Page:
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Eurozone Inflation Falls to More Than Two-Year Low

The annual rate of inflation in the eurozone fell to a more than two-year low in November, the EU’s official statistics agency said Thursday.

Consumer price increases in the 20-nation single currency bloc reached 2.4 percent, Eurostat data showed, the lowest since July 2021.

The figure beat a consensus forecast by analysts compiled by financial data firm FactSet which said inflation would slow to 2.7 percent in November, from 2.9 percent in October.

The data will provide comfort to the European Central Bank (ECB), which has paused its unprecedented streak of interest rate hikes, that they are continuing to tame red-hot inflation. But the data will likely spur hopes that the Frankfurt-based body could consider cutting rates soon.

Inflation has steadily dropped since it reached a peak of 10.6 percent in October 2022 following the upheaval in markets wrought by Russia’s war on Ukraine.

Inflation is still above the ECB’s two-percent target, however.

Core inflation, which strips out volatile energy, food, alcohol and tobacco prices, also slowed to 3.6 percent in November from 4.2 percent in October.

Core inflation is the key signal for the ECB.

The ECB held rates steady at its last meeting in October, but its chief, Christine Lagarde, has warned another energy shock could prompt inflation to jump again.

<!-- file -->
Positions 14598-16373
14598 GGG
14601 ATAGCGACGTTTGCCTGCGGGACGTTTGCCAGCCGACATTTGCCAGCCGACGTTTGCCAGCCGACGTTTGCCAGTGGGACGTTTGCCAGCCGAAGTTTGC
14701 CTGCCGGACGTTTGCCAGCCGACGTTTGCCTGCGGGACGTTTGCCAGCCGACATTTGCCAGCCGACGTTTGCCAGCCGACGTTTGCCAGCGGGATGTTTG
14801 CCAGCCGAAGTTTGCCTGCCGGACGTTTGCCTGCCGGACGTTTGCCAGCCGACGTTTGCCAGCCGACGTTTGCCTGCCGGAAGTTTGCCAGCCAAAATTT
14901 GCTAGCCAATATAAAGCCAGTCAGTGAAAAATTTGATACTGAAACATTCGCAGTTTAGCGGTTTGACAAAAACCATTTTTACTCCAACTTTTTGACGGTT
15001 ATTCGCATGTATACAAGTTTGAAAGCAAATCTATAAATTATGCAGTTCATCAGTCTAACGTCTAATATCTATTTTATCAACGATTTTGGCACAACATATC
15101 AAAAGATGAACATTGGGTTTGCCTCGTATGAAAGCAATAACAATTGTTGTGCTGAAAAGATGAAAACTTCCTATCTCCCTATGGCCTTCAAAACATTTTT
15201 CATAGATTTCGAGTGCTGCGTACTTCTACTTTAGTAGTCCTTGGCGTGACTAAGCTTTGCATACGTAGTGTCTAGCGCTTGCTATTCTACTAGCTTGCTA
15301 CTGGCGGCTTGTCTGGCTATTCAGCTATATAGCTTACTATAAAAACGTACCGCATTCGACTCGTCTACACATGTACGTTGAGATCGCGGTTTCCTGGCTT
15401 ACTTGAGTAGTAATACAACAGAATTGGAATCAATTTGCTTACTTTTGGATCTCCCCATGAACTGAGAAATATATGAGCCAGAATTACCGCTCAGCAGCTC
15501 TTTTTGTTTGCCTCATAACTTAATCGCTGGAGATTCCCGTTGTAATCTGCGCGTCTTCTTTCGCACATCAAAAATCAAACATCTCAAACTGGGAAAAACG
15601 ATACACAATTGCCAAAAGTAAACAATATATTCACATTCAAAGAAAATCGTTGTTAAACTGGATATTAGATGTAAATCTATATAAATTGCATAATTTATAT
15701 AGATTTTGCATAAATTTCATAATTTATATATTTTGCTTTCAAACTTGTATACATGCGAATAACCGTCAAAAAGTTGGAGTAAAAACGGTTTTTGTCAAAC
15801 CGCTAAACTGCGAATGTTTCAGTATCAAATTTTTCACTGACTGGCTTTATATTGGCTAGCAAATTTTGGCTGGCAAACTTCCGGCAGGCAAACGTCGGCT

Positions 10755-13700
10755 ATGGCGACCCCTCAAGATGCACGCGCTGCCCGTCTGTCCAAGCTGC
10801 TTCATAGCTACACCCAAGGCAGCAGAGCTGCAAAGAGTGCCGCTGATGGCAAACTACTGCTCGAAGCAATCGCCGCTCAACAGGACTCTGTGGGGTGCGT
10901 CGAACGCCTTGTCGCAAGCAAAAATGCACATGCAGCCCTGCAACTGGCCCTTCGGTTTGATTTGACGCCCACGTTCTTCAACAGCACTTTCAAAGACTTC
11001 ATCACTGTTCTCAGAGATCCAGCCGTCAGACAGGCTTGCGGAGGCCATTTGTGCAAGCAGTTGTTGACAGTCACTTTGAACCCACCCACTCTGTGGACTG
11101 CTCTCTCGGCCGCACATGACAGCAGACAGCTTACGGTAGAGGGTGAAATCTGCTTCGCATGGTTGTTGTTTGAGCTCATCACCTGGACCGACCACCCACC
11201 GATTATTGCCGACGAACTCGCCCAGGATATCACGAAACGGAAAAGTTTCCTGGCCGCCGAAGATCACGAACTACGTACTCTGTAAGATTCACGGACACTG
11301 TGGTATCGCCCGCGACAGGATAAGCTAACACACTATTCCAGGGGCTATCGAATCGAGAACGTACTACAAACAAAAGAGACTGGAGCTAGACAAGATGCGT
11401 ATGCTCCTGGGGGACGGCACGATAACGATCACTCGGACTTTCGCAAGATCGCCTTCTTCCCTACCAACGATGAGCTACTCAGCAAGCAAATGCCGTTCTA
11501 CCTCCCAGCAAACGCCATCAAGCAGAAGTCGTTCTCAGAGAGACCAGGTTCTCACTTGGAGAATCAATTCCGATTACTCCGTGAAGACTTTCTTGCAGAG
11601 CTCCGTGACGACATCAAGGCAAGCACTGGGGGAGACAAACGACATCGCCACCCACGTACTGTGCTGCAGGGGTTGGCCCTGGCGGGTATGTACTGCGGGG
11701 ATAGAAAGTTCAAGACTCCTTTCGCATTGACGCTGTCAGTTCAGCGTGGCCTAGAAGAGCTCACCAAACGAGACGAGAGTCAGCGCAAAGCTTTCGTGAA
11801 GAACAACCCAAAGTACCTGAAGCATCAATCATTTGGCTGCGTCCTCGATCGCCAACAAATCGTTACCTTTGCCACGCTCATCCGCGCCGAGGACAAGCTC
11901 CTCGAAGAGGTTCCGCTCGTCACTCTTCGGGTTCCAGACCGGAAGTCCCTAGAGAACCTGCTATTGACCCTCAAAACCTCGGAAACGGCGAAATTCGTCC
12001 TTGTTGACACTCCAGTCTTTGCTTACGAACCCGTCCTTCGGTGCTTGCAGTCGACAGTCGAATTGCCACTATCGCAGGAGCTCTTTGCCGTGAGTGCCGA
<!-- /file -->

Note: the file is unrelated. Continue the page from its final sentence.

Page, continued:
“There will be a resurgence of probably (a) higher number going forwards and we should be expecting that,” Lagarde said on November 10.

The rise in food and drink prices also slowed down, reaching 6.9 percent in November compared with 7.4 percent in October, according to Eurostat.

Energy prices in the eurozone, however, dipped further in November, falling by 11.5 percent on the back of a drop of 11.2 percent the previous month.

Belgium was the only country where consumer prices fell in November, dropping by 0.7 percent, according to Eurostat figures.

There was also a glimmer of hope for Europe’s biggest economy as inflation slowed further in Germany, to reach 2.3 percent in November from 3.0 percent in October, the agency’s data showed.

Source : Zawya